The first thing people say to you when you say you are heading to Rotorua is about how much the town smells.  Rotorua, or Roto-vegas as it is commonly dubbed by locals, is known for it’s geothermal activity which amongst other things, results in a sulphuric smell that lingers around the city.  It really does smell like rotten eggs.

I couldn’t tell if it was just that I was getting used to it, or whether certain parts of the town smelt less than others, but the smell seemed to dissipate the longer I spent there.  Tourism is definitely the life-blood of this smelly sulphur town, with the streets littered with motels and hotels; the nick-name Roto-vegas is quite appropriate.  It’s a little bit tacky, it’s a little bit touristy, but it’s a must do stop off on a tour of New Zealand’s north.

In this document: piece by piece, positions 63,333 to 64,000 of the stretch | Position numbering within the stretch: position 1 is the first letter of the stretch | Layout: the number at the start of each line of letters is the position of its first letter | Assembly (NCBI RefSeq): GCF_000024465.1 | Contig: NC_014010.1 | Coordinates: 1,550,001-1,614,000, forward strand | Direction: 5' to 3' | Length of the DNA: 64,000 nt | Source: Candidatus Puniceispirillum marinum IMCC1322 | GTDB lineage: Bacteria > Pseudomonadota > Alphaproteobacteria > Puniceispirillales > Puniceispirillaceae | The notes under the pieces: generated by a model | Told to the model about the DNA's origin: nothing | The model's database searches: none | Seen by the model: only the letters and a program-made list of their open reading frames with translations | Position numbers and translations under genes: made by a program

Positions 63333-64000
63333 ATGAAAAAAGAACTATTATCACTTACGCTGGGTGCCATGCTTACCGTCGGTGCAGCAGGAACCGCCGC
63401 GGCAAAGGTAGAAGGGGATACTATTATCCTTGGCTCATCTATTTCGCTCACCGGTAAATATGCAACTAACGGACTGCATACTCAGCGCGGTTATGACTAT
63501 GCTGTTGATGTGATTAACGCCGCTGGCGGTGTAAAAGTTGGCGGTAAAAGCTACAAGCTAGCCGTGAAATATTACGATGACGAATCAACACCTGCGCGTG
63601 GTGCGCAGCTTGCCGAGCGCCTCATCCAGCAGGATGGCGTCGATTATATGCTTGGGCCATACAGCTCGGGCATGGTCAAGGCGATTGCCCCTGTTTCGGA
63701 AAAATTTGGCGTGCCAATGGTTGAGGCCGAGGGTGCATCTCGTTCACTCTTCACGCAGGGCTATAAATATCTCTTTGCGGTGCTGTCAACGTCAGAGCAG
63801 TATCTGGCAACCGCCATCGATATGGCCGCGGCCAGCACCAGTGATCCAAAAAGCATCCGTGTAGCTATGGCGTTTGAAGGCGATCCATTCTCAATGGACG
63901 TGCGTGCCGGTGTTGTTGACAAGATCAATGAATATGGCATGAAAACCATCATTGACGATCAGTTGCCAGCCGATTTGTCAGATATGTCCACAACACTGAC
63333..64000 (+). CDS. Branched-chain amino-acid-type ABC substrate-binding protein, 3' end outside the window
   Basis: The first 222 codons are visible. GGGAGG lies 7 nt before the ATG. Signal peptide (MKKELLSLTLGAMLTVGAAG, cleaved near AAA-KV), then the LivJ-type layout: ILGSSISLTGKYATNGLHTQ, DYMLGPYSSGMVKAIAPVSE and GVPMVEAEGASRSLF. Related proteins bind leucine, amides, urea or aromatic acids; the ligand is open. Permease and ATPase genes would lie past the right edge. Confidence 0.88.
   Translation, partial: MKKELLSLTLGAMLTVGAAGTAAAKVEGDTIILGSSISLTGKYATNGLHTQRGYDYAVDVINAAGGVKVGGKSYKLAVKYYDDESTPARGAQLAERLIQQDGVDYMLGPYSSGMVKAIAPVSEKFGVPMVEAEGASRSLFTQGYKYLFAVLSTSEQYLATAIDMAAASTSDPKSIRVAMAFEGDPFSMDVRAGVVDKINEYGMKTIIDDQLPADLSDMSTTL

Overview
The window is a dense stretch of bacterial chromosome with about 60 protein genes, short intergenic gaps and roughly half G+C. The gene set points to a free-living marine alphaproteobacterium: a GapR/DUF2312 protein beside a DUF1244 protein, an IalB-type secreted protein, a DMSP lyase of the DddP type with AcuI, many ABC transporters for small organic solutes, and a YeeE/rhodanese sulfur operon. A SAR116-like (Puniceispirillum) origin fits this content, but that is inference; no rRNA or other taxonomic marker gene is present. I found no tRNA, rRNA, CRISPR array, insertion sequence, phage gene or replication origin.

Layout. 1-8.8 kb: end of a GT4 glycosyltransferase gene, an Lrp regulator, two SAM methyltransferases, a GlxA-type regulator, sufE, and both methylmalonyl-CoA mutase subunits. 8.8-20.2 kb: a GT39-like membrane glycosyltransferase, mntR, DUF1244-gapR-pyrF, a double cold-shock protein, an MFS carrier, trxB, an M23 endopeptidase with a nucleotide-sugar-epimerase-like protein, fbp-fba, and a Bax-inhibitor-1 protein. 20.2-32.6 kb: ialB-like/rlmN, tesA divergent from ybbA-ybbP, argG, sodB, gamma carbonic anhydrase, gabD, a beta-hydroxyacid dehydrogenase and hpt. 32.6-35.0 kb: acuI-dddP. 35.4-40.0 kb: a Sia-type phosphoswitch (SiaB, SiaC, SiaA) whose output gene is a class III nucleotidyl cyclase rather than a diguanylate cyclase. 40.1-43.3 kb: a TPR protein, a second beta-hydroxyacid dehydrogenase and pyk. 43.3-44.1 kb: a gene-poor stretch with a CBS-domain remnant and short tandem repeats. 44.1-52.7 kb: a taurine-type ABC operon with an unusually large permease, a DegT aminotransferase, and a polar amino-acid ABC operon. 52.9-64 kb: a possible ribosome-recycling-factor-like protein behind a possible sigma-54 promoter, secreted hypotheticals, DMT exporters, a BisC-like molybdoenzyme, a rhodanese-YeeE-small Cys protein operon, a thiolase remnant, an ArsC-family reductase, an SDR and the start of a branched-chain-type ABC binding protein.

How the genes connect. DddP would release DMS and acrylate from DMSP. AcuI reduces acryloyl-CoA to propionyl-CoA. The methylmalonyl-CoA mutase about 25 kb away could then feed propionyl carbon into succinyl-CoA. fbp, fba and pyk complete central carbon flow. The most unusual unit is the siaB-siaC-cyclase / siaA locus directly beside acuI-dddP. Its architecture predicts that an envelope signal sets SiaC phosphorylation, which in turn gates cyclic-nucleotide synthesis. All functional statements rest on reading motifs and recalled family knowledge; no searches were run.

Whilst in Rotorua we checked out some bubbling mud pools at Kuirau Park, which was near the city centre and free to have a wander through.  The highlight of the visit was spending a few hours walking through Te Puia, the Maori Arts and Crafts Centre.  Aside from housing a sculpture and weaving school, Te Puia is set on an area of high geothermal activity, including the still active geyser, Pohutu, meaning ‘constant spraying’.  The geyser erupts a couple of times an hour and we were right in front of it when it went off.

Mud Pool at Kuirau Park Me at Kuirau Park Te Puia Simon and Me at Te Puia Te Puia Te Puia Te Puia Te Puia Te Puia Te Puia Simon at Te Puia Pohutu erupting at Te Puia Maori Hut at Te Puia Simon over looking Te Puia Rotorua Lake


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